John Trotter: “No Agua, No Vida”
March 2001. Having read much about the Colorado River over the previous ten years, the photographer John Trotter decided to go and see it with his own eyes. Huge dams have blocked the river’s flow so much that it almost never reaches the Sea of Cortez. Driving in his rental car, Trotter thought, “I had no idea where this project was going to take me, I just felt I had to get started.” Twenty years later, the photographer had traveled up and down the river, photographing it along its 1400-mile course, from the headwaters in the Rocky Mountains to the parched vestiges of the delta in the Gulf of California in Mexico. The beginning of this project coincided with “the onset of an unprecedented drought in modern history, exacerbated by climate change.” Shot in black and white, “No Agua, No Vida” documents the life along the river as well as the river’s disappearance: “I photograph the land, the people, and their civilization on the verge of collapse.”
Paloma Laudet: “No Man’s Land”
Contrary to popular belief, there are walls and barbed wire fences in France. In Calais, nearly 65 kilometers of barbed wire strangle the city. Since the Treaty of Le Touquet, signed in 2003, the British border has been outsourced onto French soil. England has paid more than 170 million euros to France to secure its border against the influx of migrants at Pas-de-Calais. Since March 2020, the photographer Paloma Laudet has been walking along this wall. She photographs the fences, the barbed wire, video surveillance cameras, infrared detection equipment, and any other devices that make the life of migrants difficult: from the evacuation of camps to the neon lights installed around the city to prevent them from setting up tents and sleeping. “No Man’s Land” is a much-needed photographic series covering a wall that we don’t want to see, exposing what it means to the immigrants but also to the local inhabitants.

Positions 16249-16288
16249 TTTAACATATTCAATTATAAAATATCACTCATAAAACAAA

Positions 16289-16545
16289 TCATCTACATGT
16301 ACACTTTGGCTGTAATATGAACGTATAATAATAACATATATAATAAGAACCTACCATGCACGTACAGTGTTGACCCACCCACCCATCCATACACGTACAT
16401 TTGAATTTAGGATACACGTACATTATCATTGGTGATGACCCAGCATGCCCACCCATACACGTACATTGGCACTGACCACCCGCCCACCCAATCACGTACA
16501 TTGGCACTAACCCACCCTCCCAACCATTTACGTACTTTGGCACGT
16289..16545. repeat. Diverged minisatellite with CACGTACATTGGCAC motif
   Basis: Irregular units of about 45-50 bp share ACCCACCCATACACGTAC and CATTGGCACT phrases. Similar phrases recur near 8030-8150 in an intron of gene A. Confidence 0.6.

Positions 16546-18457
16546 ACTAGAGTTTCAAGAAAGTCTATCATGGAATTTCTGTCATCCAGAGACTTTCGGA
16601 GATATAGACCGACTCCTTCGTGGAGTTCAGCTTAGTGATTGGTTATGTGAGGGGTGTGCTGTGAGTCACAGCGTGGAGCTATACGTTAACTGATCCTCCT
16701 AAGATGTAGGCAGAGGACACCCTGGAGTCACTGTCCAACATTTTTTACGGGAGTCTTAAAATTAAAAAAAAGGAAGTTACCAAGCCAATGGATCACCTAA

Sandra Mehl: “Leur éternel”
“I wanted to tell young people’s story, focusing on Corbeil-Essonnes,” explains Sandra Mehl, who, before becoming a photographer, was an urban project manager in the working class neighborhoods in the south of France. It was during a photographic residency in Corbeil-Essonnes that her series “Leur éternel” [“Their Eternal”] was born. As someone with a penchant for long-term projects with the groups and territories she documents, through her immersion in the city of Corbeil-Essonnes, the photographer came to focus her year-long project on youth, and in particular on their love relationships. “I conducted an intimate exploration of the city to discover the territories the girls frequent and those that the boys do, the spaces where they meet, flirt, and celebrate a moment of eternity. Sometimes, these encounters take place out of sight, when love affairs are felt to be inadmissible in the public space.” Equipped with a medium-format film camera, Sandra Mehl has captured the tenderness of Corbeil-Essonnes.
Festival l’œil urbain, Corbeil-Essonnes, April 1 to May 22, 2022.